Bahri Beytel never thought he would find Turkish food in Armenia.
An ethnic Turk and former Muslim, the pastor of Bethel Church in Istanbul skipped McDonalds and KFC in Yerevan, the capital city, in order to complete a spiritual mission.
Six years ago, prompted to take a journey of reconciliation, he went in search of an authentic Armenian restaurant—and found lahmajun, a flatbread topped with minced meat, vegetables, and spices.
One letter was off from the Turkish spelling. Smiling, he ordered it anyway, in English.
“Are you a Turk?” snapped the owner—in Turkish—after Beytel pronounced it incorrectly. “God spare me from becoming a Turk.”
The owner’s family hailed from Gaziantep, near Turkey’s border with Syria, which before the genocide was a mixed religious city with a thriving Armenian community. Ignoring the insult, the pastor explained he was a Christian, not a Muslim, and had come to ask for forgiveness on behalf of his ancestors.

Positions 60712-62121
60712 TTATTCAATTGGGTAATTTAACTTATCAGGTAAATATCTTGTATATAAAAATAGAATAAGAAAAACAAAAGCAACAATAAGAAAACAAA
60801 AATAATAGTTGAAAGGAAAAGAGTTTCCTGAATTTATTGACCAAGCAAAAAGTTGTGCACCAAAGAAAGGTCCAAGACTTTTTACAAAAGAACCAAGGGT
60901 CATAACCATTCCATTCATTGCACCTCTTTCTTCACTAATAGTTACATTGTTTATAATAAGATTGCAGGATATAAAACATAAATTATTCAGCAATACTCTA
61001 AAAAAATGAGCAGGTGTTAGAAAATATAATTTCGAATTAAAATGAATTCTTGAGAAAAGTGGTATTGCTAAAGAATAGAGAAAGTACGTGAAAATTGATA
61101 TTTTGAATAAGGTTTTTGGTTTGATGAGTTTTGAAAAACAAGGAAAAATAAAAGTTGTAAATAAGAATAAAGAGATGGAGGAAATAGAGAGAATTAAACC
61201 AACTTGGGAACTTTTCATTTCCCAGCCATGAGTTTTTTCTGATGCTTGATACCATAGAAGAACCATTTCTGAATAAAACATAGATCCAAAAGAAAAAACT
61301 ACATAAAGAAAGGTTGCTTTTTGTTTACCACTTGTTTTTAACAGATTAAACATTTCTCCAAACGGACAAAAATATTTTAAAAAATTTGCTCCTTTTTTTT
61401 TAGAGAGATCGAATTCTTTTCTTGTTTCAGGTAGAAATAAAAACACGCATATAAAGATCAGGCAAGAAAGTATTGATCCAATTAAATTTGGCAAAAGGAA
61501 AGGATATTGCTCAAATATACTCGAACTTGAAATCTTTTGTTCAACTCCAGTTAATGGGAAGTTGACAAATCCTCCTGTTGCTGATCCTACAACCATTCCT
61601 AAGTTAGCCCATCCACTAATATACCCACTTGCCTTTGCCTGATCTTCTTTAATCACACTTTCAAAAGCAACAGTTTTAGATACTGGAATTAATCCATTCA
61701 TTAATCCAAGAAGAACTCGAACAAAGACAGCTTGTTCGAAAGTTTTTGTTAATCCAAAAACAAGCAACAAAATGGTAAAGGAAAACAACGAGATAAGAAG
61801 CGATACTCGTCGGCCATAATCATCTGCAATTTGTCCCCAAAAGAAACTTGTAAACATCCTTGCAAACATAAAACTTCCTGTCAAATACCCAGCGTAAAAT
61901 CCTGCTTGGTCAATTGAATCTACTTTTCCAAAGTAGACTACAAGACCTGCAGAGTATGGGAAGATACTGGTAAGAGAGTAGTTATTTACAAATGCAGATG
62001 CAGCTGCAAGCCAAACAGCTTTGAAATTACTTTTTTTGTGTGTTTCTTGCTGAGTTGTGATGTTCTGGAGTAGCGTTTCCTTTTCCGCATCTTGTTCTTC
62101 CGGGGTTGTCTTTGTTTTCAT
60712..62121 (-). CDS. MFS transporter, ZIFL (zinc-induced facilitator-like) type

Up to 1.5 million Armenians were killed between 1914–1923, as the Ottoman Empire crumbled. Once home to many diverse Christian communities, the modern state was built on a secular but ethnic Turkish foundation.
No Turk can be a Christian, the restaurant owner scoffed. He demanded the secret sign made centuries ago by believers in the catacombs.
Beytel drew the fish.
By the end of the conversation, the man gave him a hug, with a tear in his eye.
“If Turkey takes one step, the Armenians are ready to forgive,” said Beytel, of his time at a conference in the Armenian capital. “It was amazing to hear them call me brother.” There was more to come. One year later…
This article was originally published at Christianity Today, on October 21, 2020. Please click here to read the full text.